An epithet some might apply to me, though I prefer absent- or butterfly-minded, or better still, laterally cognitive. However I may try and dress it up, I have long ago had to come to terms with the fact that I live both alone and with an idiot. This very e’en, it took three attempts before I manage to exit the house with everything necessary – and that wasn’t even a particularly bad performance. Perhaps my brain is just too highly trained?
Anyway, this subject was not supposed to further indulge my rampant egomania – but instead consider the vexèd question of avian intelligence. I will freely admit that some birds are almost the entire hamper short of a picnic. The pheasant, and in particular the male of the species, seems almost unutterably stupid – as but one example, it is clear when they attempt to roost at night that the average pheasant believes it is roughly the size of a house sparrow. This makes for a noisy – and one assumes, rather uncomfortable – few minutes each evening. Others birds, the corvids in particular, are widely regarded as being really quite bright – with jays regularly out-witting squirrels. As a result, it seems rather unfair to use bird-brained as a synonym (albeit an informal one) for silly. I fear it represents a rather mammal-centric point of view.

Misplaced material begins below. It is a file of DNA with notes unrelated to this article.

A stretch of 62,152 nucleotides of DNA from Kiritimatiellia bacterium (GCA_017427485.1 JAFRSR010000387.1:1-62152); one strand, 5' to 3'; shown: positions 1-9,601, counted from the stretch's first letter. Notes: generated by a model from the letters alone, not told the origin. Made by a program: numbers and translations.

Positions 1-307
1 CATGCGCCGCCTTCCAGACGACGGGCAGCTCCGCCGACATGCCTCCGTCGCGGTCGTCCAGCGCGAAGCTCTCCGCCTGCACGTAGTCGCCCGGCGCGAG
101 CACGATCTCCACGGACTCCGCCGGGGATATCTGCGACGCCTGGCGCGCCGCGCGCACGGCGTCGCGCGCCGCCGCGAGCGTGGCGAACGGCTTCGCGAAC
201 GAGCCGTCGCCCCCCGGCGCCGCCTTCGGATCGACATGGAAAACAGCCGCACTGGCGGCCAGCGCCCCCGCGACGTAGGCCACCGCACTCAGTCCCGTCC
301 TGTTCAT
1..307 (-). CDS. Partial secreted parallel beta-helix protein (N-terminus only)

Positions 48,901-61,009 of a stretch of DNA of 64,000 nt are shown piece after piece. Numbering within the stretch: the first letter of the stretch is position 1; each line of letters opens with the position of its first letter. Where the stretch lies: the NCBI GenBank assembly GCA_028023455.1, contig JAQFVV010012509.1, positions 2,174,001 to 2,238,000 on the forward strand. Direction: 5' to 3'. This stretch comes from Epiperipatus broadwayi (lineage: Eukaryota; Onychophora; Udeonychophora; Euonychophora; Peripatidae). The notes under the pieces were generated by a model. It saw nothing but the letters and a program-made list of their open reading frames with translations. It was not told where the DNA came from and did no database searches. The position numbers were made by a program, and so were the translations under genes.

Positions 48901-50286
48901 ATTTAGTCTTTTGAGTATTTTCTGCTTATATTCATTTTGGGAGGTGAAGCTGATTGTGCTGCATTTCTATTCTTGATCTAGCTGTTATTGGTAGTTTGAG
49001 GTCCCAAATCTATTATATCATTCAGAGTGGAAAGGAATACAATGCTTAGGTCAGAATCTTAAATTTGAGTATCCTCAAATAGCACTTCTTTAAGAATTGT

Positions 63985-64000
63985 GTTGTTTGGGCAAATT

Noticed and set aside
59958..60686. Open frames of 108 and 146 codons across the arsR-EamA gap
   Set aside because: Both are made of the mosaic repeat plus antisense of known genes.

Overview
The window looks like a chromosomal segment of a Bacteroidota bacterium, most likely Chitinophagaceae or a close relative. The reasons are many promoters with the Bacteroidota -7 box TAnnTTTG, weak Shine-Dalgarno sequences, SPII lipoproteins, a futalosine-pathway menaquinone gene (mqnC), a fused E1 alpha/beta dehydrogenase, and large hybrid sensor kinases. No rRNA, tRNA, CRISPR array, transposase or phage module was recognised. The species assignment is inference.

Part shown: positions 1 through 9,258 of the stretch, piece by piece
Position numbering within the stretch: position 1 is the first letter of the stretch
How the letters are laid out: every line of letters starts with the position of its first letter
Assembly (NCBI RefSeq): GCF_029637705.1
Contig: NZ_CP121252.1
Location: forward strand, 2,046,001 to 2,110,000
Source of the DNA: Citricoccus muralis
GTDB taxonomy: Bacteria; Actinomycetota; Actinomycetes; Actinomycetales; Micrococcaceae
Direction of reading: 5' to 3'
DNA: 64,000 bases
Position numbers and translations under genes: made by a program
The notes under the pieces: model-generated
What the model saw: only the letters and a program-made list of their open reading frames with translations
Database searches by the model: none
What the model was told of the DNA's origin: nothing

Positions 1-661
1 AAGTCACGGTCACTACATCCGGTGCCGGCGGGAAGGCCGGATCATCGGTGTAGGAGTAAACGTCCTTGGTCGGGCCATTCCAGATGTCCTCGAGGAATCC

I was reminded of this injustice this bright and breezy morning as I cycled into Cambridge. In the area I think of as rabbit-alley – where from the gloaming until dawn, the cyclist’s long-eared nemesis lurks – I startled a small bevy (or they certainly would have been, had they been quails – or, indeed, attractive game birds of a rather different kind) of red-legged partridge. These are rather a smart looking game bird, which I’m sure wouldn’t be caught dead in a pear tree on any day of Christmas. Whereas a similar grouping of bunnies would have run towards my oncoming velocipede, the partridge much more wisely ran away from impending doom utilising their rapid, and rather amusing, gait. Once again birds demonstrated superior avian intellect when compared with the duller-witted mammals that share their habitat.
I’d like to see the phrase bird-brained replaced with bunny-brained. It retains the alliteration, but seems much more zoologically accurate – and avoids tarring (let’s face it, they’re already feathered) an entire Class (Aves – yes Carl, it’s been a while) with the same brush. Or would this be considered PC (or in my case, Mac) gone mad?